ESSENTIAL POST-RUN MAINTENANCE
Easy steps to keep your rig running right
Maintaining your RC vehicle is easy and doesn’t take very long, especially if you stay on top of things after every run. In order to prevent small issues from developing into larger problems, inspecting your vehicle frequently is a great preventive measure. Some hobbyists and racers will suggest a grueling post-run routine, but that isn’t necessary. Simply checking in on a few items after every run is a great way to stay in the clear and keep your car performing its best.
1. TURN-OFF THE VEHICLE
The first thing to do after every run is simple but important: turn off the vehicle. Just make sure to turn off the vehicle’s power first; then turn off the transmitter. Powering down the transmitter before the vehicle can create a hazardous runaway, as the receiver is susceptible to outside signals when the transmitter is off.
2. UNPLUG THE BATTERY
Even with the power turned off, some speed controls will still drain the battery as long as it is plugged in, so you should always unplug the battery after use. Over-draining a Lipo pack can significantly reduce its performance and even damage it beyond repair. Unplugging the battery also eliminates the possibility of accidentally turning on the vehicle while it’s in storage.
3. REMOVE THE BODY
With the power safely off, unclip the body and remove it. Using a paint brush or rag, wipe the inside and outside surfaces clean. Next, inspect the body posts or small cracks or wear. If there is any damage, it is easy and inexpensive to replace body posts.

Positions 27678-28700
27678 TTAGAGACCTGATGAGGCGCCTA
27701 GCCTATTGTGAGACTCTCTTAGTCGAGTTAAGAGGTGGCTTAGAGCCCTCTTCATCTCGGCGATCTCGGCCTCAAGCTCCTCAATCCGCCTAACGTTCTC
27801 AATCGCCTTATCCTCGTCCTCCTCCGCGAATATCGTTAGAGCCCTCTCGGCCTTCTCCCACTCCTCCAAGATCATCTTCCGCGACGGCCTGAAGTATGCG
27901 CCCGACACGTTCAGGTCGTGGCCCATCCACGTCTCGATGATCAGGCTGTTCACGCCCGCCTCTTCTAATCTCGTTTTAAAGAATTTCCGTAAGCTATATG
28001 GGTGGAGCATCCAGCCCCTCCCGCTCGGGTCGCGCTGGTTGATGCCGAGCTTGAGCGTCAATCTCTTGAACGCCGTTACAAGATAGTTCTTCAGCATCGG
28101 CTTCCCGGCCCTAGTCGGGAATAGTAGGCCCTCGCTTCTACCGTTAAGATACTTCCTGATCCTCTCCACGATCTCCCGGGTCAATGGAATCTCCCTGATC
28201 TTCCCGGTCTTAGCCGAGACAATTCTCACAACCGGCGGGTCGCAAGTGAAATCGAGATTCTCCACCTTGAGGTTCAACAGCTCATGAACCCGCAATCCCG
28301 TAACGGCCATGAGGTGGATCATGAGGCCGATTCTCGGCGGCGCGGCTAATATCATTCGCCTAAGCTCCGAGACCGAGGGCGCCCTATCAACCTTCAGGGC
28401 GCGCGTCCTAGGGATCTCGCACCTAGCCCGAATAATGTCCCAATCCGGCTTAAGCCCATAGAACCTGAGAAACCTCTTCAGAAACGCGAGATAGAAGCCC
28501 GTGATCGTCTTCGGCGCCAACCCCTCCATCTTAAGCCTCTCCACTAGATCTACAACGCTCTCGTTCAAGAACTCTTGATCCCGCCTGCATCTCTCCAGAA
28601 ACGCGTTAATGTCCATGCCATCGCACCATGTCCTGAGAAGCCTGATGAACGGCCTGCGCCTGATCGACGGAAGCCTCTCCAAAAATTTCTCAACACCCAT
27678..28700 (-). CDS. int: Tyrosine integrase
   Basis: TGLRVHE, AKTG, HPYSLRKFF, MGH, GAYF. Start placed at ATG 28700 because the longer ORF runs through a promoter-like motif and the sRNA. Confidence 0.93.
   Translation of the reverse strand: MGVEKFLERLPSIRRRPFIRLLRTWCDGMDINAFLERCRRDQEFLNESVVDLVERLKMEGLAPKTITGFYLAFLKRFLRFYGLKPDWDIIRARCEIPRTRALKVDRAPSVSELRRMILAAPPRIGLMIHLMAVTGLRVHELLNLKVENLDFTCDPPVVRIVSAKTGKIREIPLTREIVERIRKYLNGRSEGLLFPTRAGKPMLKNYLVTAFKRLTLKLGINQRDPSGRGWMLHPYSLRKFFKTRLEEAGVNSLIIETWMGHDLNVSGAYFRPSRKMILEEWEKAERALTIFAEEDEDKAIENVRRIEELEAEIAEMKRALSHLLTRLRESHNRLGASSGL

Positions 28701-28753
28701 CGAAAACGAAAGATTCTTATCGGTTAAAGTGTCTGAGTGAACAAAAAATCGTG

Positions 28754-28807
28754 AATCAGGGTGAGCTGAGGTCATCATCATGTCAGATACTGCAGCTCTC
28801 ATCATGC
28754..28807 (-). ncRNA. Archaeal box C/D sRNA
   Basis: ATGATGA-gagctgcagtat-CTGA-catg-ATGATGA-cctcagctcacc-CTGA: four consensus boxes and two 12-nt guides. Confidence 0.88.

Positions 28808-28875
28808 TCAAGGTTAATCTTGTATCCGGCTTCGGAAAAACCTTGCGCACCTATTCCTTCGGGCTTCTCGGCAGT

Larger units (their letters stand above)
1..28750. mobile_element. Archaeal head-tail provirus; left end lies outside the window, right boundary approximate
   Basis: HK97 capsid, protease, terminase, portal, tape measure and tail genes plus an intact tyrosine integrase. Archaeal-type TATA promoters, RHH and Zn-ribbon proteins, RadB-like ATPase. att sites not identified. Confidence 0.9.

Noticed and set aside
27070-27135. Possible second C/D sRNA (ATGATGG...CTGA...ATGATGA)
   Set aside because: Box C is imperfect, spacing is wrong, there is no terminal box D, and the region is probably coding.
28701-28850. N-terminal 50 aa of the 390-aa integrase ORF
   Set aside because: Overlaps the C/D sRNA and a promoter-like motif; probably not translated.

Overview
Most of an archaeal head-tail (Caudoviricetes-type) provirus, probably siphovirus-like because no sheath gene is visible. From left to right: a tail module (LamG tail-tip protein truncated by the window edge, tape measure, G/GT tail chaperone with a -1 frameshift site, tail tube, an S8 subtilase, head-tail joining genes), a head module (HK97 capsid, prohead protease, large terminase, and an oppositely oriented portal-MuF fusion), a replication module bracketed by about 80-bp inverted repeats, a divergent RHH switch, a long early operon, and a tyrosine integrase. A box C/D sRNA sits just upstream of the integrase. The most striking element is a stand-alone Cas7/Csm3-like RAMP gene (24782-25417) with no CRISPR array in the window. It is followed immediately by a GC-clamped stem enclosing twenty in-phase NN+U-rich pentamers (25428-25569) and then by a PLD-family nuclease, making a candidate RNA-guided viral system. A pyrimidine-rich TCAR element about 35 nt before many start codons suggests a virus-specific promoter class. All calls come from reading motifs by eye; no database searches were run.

4. DUST OFF THE CHASSIS AND ELECTRONICS
Use a brush or air compressor to dust off the electronics. Dust entering the electronics cases can cause the units to malfunction, so sweeping off surface debris will prevent future damage. If your vehicle or electronics include them, using rubber caps to seal-off unused receiver ports is an easy way to keep things clean.
5. CHECK THE WHEELS/TIRES
Using the 4-way wrench that came with your vehicle, unscrew the wheel nuts and remove the wheels. Remove any debris that has accumulated around the drive axle end, and make sure the tires are completely glued to the wheels. If the tires start coming unglued, simply use a dab of thin CA to reattach the section.
6. SPIN THE DRIVETRAIN
Throughout the course of a run, small debris like rocks and sticks (or in this case, an entire tree) can lodge themselves in the drive axles and suspension components. After every run, pick up the vehicle and spin the drivetrain. It should roll smoothly without binding. If you see anything caught in the moving parts, remove it before it works its way deeper into the drivetrain or chassis.
7. INSPECT THE SHOCKS
Inspect the shocks after every run. Make sure oil isn’t leaking onto the boot and that none of the preload spacers are missing. Actuate the suspension by hand and feel for binding. If any parts are missing, replace them. If a shock is leaking, don’t panic; they probably just need a simple rebuild and O-ring change.
8. CHECK FOR LOOSE SCREWS
The vibrations of a moving vehicle can cause screws to work themselves loose, especially where metal-to-metal contact occurs. Use the correct size drivers to ensure that all of the fasteners are tight, preventing anything from coming completely loose during your next run. If you find a missing screw or nut, replace it before hitting the dirt again.